The 2014 TIME 100 list–the annual determination of people who influenced the world in the past year for better or worse–is here, and we highlight the leaders making a difference in health.
This year, TIME recognizes innovators who tackled issues from hunger and maternal health to marijuana and aging.
- Christy Turlington Burns, an ambassador for maternal health. Burns founded Every Mother Counts, which provides poor countries with health education, medicine and emergency care.
“When [mothers] are healthy, everyone thrives. Christy is helping make that happen.” –Melinda Gates, co-chair of the Bill & Melinda Gates Foundation
- Ertharin Cousin, a Chicagoan who helps feed the world. As head of the U.N.’s World Food Program, Cousin is responsible for feeding over 100 million people each year.
“Her goal is nothing short of eradicating global hunger in our lifetimes, creating a world where no child or adult knows the feeling of an empty stomach” –Rahm Emanuel, mayor of Chicago, served in the Clinton and Obama administrations
- Aliko Dangote, doing well and doing good for Africa. Dangote is one of the richest men in Africa who also dedicates his time to ridding countries of infectious diseases.
“This year, Nigeria is on pace for its lowest number of polio cases ever. Aliko is a big reason why” –Bill Gates, co-chair of the Bill & Melinda Gates Foundation
- Robert Lanza, in the vanguard of stem-cell research. Dr. Lanza is the chief scientific officer at the biotech firm Advanced Cell Technology, and found a way to turn adult cells into stem cells that may soon be turned into new treatments, or cures, for diseases like diabetes and Alzheimer’s.
“The controversies may continue, but thanks to Lanza the science will too.” –Alice Park, health and medicine writer for TIME and author of The Stem Cell Hope
- José Mujica, the revolutionary who legalized pot. As Uruguay’s president, José “Pepe” Mujica signed a law making the country the first to legalize the production and sale of marijuana.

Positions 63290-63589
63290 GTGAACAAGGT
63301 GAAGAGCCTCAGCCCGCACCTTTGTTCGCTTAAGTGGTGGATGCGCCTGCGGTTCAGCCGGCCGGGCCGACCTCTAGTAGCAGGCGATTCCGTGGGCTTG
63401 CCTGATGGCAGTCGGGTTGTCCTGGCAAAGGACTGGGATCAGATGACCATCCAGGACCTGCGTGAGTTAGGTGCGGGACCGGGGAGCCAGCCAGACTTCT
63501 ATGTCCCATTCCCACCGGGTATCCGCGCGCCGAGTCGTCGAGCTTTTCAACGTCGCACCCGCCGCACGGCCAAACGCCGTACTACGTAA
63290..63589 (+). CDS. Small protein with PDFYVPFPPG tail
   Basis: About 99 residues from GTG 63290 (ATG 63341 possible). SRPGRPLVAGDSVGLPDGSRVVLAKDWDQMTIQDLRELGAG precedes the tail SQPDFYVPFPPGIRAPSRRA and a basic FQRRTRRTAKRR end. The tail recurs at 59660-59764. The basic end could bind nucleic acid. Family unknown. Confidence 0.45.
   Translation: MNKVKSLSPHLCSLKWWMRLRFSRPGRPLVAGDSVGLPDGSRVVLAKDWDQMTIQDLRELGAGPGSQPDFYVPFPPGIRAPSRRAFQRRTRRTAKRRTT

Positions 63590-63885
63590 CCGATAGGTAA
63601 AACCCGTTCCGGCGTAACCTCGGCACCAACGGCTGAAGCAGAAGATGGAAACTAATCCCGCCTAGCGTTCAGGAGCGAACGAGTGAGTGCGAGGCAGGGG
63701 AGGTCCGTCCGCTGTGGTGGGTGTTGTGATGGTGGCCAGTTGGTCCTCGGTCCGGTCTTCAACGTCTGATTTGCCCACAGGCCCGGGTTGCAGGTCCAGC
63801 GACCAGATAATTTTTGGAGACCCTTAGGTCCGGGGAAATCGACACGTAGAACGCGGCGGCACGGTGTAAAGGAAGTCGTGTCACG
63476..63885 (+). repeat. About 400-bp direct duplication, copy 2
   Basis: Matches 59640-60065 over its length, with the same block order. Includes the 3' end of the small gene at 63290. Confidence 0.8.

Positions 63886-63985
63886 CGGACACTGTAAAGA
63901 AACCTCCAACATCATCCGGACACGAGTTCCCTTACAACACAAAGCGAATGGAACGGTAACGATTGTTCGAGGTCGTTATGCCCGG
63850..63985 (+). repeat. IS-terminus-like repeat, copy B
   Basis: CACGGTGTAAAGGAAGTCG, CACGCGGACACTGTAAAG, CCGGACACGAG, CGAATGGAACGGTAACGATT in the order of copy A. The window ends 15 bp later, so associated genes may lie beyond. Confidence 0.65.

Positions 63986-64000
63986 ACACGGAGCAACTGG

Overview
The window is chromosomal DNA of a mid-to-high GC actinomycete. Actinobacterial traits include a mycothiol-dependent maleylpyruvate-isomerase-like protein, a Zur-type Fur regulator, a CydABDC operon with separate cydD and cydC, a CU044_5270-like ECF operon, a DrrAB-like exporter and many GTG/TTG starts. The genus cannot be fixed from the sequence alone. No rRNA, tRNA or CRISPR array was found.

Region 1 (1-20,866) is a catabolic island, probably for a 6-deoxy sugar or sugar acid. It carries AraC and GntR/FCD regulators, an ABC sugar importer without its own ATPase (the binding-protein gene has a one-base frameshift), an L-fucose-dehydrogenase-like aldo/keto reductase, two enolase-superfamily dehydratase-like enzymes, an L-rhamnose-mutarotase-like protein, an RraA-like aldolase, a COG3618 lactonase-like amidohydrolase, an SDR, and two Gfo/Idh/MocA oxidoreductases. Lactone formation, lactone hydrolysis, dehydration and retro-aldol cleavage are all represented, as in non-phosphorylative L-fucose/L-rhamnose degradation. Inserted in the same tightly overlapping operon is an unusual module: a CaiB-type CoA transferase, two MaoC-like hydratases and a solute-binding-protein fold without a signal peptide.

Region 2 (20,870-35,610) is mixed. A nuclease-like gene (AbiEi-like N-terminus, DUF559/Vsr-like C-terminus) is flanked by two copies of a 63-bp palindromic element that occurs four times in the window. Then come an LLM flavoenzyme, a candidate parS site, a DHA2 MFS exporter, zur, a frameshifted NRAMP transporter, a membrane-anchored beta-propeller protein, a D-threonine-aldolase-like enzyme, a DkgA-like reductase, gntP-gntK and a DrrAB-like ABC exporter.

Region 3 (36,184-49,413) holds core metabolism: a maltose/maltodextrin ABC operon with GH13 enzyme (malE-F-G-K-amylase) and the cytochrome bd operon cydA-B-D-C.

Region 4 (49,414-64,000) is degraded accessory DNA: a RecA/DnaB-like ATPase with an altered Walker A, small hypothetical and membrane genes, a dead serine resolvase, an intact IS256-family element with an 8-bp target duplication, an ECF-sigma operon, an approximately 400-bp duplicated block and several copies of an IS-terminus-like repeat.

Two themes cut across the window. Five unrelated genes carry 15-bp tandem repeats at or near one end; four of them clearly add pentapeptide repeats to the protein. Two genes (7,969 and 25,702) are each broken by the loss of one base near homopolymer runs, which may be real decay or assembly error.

“Uruguay has embarked on a bold and fascinating experiment that will be closely watched by supporters of legalization in other countries–including myself” –Meghan McCain, co-host of Pivot’s TakePart Live
- Arunachalam Muruganantham, an unlikely health crusader. Muruganantham designed a simple machine to make sanitary napkins after seeing how hard it was for his wife to get access to affordable ones.
“The invention has sparked interest around the world. It’s a truism for a reason: Empathy is the most revolutionary emotion” –Ruchira Gupta, founder of Apne Aap, an Indian anti-sex-trafficking organization
- David Sinclair, bringing us closer to reversing aging. Sinclair is a genetics professor at Harvard Medical School who discovered a compound that makes old cells act young again.
“Immortality is out of reach, but living more years with a body that’s robust enough to make the most of them is a real possibility” –Dr. David Agus, professor of medicine and author of A Short Guide to a Long Life
- Alice Waters, pioneer of good food for all. As a respected chef, Waters promotes accessible produce for everyone, including for the youngest eaters, with the Edible Schoolyard Project.
“She proved the power of a chef, showing an entire generation that one passionate person can reshape the eating habits of a nation” --Ruth Reichl, a food writer whose first novel, Delicious!, will be published in May